KROY Spends Six Years at the Top: 1968-1974
by Alex Cosper
Take a virtual tour of Sacramento at SacTV.com
see also American Radio History
see also KZAP, KROY, KSFM, KWOD, KRXQ, KNDE, K108, index
Under the reign of GM Dwight Case, KROY had an incredible run at the top in which Case remained the mainstay, hiring the top decision-makers. William E. Bauer, who did on-air news for the station for two years, became Operations Manager but then the station's consultants were blown out shortly afterward and the station drifted toward limbo.
Then Johnny Hyde soon arrived as Program Director with a plan. In 1968 KROY began to use the identity "music power" in their slogans. That year KROY was the number one rated radio station in Sacramento for the 12+ audience. KROY remained on top for six straight years. In 2012 I did a video interview series with Johnny about his radio called "KROY Story" for my site SacTV.com.
The Drake-Chenault consulting firm influenced several stations around the country in the RKO chain. KROY was not an RKO station, nor was it consulted by Drake-Chenault, yet it was emulating the very structured high-rotation high-energy presentation that characterized the successful consultancy. The jock was very tight and fast-paced with an upbeat personality. Basically it trimmed the playlists and the chatter, resulting in an accelerated feeling of hearing the most exciting hits most of the time, based on research. The upbeat sound was candy-coated further with sweet jingles, wild slogans and bigger than life contests.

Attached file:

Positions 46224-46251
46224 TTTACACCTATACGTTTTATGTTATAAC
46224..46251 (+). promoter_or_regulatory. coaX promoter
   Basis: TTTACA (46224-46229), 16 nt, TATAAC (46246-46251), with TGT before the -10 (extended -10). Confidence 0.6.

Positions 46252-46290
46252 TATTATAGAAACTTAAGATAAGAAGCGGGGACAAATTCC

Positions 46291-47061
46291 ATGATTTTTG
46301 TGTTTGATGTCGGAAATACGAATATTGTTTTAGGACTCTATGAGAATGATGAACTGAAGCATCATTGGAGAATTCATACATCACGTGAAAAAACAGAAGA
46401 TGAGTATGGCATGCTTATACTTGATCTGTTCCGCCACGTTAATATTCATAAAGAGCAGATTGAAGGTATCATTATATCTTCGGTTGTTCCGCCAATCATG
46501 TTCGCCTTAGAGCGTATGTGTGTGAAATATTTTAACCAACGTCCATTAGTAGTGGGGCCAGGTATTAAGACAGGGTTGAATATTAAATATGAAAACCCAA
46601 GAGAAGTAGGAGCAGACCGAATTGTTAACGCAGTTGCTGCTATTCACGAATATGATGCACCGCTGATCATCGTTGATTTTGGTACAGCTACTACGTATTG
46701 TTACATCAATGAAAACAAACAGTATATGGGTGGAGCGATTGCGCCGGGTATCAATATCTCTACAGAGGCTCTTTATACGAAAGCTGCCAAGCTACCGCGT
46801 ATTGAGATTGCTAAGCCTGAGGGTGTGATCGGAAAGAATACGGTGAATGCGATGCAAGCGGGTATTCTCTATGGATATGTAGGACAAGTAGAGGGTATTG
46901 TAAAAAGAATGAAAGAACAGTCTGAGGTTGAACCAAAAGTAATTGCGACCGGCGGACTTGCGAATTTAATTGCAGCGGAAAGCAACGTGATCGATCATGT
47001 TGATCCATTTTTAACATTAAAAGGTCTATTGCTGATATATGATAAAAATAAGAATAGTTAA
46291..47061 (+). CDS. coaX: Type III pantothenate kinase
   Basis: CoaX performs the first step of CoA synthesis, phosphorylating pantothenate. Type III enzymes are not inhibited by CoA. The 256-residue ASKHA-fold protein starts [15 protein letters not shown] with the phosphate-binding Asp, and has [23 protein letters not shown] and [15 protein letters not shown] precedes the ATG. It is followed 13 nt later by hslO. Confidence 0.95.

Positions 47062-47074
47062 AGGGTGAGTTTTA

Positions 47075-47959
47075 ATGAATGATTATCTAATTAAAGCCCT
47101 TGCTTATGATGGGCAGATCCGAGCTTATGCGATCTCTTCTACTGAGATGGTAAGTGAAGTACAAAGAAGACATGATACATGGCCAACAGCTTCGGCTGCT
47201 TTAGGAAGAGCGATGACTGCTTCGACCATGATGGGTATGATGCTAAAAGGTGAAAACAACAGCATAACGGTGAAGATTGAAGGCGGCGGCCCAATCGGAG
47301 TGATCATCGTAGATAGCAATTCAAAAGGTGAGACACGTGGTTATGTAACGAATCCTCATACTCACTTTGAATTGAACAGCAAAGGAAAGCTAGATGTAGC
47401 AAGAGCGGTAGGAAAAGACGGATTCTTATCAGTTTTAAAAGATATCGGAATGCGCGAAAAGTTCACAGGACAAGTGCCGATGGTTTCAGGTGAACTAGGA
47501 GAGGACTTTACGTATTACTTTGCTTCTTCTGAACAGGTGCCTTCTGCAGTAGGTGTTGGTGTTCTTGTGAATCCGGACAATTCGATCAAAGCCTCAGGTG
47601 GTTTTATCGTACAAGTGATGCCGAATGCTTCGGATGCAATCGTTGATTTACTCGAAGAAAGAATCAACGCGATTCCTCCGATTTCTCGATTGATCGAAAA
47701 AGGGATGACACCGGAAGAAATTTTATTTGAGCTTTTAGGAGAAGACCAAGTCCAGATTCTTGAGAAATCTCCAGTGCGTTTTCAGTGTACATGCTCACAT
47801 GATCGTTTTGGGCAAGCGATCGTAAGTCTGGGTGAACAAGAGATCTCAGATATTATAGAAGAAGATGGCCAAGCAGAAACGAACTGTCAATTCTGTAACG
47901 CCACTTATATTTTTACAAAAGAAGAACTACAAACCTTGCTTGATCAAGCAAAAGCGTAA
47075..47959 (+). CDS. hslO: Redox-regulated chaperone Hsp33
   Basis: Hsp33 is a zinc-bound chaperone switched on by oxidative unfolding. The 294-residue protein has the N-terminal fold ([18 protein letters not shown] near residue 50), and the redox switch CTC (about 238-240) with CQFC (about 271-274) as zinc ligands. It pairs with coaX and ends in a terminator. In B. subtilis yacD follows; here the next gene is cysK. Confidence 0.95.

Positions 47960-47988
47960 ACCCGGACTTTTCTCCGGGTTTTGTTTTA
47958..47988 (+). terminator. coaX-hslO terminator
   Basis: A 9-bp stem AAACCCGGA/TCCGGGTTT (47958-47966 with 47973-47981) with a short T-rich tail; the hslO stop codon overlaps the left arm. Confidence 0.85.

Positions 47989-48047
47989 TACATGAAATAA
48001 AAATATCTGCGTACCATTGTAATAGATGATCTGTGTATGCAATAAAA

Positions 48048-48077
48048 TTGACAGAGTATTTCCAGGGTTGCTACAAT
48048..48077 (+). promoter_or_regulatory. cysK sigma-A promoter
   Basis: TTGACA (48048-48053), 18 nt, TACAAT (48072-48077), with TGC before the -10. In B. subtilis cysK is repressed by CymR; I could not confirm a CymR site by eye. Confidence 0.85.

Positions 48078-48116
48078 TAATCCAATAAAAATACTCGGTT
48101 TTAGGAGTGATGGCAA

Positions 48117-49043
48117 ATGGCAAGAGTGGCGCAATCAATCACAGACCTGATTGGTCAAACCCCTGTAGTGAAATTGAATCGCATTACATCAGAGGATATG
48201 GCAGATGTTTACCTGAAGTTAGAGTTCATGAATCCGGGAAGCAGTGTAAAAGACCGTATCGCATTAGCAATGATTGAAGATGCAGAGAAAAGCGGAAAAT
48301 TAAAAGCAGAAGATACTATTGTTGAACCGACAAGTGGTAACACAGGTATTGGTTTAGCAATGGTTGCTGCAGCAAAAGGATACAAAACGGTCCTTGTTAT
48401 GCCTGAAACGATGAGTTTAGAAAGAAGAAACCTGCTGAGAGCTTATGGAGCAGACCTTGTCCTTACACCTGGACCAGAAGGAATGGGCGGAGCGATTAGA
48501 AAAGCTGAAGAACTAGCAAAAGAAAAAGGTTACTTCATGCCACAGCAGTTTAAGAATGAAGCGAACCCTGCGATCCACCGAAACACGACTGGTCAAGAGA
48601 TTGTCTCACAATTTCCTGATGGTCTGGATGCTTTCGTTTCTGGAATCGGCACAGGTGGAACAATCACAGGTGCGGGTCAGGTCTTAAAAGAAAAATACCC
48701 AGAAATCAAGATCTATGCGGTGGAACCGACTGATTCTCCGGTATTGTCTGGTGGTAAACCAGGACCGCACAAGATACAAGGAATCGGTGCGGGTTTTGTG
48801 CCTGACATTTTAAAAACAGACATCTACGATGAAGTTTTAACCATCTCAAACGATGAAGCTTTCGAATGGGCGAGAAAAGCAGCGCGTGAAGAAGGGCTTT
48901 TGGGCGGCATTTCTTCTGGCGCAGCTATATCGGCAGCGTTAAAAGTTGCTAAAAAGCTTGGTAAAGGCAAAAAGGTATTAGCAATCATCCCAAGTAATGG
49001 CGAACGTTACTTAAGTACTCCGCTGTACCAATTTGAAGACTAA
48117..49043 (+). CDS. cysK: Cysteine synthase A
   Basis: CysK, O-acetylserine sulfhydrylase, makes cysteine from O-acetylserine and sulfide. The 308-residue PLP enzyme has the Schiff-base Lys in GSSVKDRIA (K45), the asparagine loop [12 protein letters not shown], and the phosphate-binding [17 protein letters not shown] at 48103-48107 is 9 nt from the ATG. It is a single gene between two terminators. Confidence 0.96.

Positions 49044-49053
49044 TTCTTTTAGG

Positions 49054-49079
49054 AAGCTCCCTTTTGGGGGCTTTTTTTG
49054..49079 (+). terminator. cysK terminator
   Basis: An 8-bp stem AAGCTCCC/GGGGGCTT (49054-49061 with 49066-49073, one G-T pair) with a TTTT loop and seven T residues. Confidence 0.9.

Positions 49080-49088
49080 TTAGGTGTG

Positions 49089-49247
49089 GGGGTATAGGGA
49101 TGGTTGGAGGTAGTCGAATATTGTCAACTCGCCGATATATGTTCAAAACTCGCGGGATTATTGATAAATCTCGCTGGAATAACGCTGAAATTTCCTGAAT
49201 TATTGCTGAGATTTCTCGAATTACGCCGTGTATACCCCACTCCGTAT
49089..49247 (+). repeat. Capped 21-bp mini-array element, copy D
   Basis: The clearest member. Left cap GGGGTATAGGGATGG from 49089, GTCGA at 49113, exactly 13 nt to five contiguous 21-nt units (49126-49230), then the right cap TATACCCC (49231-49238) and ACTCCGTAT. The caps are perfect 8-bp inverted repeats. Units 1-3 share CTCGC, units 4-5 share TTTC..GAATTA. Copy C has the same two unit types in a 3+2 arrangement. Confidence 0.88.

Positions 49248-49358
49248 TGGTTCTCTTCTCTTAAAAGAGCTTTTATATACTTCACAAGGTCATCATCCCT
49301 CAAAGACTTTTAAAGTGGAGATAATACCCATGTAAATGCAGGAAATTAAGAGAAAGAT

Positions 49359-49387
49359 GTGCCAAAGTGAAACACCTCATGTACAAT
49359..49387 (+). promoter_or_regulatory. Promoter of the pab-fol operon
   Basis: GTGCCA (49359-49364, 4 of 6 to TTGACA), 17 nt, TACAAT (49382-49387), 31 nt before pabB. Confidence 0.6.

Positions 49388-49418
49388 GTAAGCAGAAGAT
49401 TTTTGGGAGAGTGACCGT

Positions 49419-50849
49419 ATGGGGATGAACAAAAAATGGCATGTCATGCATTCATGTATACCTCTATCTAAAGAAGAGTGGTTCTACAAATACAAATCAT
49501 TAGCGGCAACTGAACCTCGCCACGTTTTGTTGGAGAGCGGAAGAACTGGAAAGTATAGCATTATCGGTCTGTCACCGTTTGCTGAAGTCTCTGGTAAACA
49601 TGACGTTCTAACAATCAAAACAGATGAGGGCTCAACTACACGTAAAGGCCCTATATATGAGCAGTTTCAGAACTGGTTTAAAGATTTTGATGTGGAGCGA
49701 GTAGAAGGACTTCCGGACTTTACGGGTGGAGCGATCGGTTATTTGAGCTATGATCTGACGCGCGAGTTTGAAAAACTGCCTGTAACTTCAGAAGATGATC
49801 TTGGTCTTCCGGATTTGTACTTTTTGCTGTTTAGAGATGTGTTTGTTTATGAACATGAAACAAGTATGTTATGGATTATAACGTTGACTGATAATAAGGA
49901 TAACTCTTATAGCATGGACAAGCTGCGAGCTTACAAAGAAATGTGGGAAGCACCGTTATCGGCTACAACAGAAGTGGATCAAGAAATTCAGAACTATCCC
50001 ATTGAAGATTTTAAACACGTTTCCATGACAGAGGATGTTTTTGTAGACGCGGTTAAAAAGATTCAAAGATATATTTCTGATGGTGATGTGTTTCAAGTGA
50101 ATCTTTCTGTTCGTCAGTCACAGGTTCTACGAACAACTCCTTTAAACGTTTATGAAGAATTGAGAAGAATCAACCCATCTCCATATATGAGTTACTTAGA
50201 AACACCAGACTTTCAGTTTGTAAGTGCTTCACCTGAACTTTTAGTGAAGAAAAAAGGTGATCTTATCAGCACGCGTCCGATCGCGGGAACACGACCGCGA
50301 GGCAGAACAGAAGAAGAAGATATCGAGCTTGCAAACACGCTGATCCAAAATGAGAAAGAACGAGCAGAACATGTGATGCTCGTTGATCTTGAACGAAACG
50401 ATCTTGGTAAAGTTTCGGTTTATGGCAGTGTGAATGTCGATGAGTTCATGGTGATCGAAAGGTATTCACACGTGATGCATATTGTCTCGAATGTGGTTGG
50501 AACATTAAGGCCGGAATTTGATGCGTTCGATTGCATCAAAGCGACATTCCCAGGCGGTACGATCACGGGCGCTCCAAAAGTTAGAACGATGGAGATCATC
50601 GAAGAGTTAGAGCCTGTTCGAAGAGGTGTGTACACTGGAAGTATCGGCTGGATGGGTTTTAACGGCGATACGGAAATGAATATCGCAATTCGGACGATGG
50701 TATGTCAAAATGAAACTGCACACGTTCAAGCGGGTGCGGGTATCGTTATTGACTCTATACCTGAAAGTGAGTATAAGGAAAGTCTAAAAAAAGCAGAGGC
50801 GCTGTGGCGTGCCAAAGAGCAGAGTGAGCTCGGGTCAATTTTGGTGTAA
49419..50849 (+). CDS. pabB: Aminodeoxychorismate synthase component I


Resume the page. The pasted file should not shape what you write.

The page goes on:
In 1969 Lincoln Dellar sold KROY to partners Ralph Guild and George Fritzinger under the name Atlantic States Industries. They owned other stations such as KFAC Los Angeles and some stations in Ohio. KROY's station manager throughout their heyday was Dwight Case, the future RKO President who in 1994 would purchase the 1240 AM dial position.
The Program Directors at KROY who pulled off the incredible accomplishment of a six year run at the top were Johnny Hyde (1967-1970), Bob Sherwood (1970-1971) and finally Chuck Roy (1971-1973). After Hal Murray ("The Big Stallion") succeeded Roy, the station continued to have success but wound up in a tighter battle with KNDE as both top 40 outlets began to lose ground to the emerging FM dial. In its heyday as a number one station, KROY had big name jocks like Johnny Hyde, Bob Sherwood, Wonder Rabbit (Martin Ashley), Terry Nelson, T. Michael Jordan, Gene Lane, Dave Williams, Dr. Tom Becker, Donovan Blue, Bob Castle (The Blue Whiz) and others.
Other stations playing contemporary hits in the market in the seventies were KPOP and KJAY. KCRA (1320 AM) and KGMS were considered "middle of the road" stations, playing more adult-oriented hits. Two Bay Area top 40 stations whose signals clearly reached Sacramento were KFRC (610 AM) and KYA (1260 AM).
KROY's Early Years
Musical chairs between KROY and KXOA
KROY Spends 6 Years at the Top
Analysis: Inside the KROY Machine
70s mark the end of the AM top 40 giants
Tony Cox tells how FM took over
Whatever happened to KANDIE and KROY?
KROY veterans advance nationally
The return of KROY
Late 80s: KROY Shifts, FM 102 Drifts
The Eagle takes off
"KROY Story" Video Interview Series with Johnny Hyde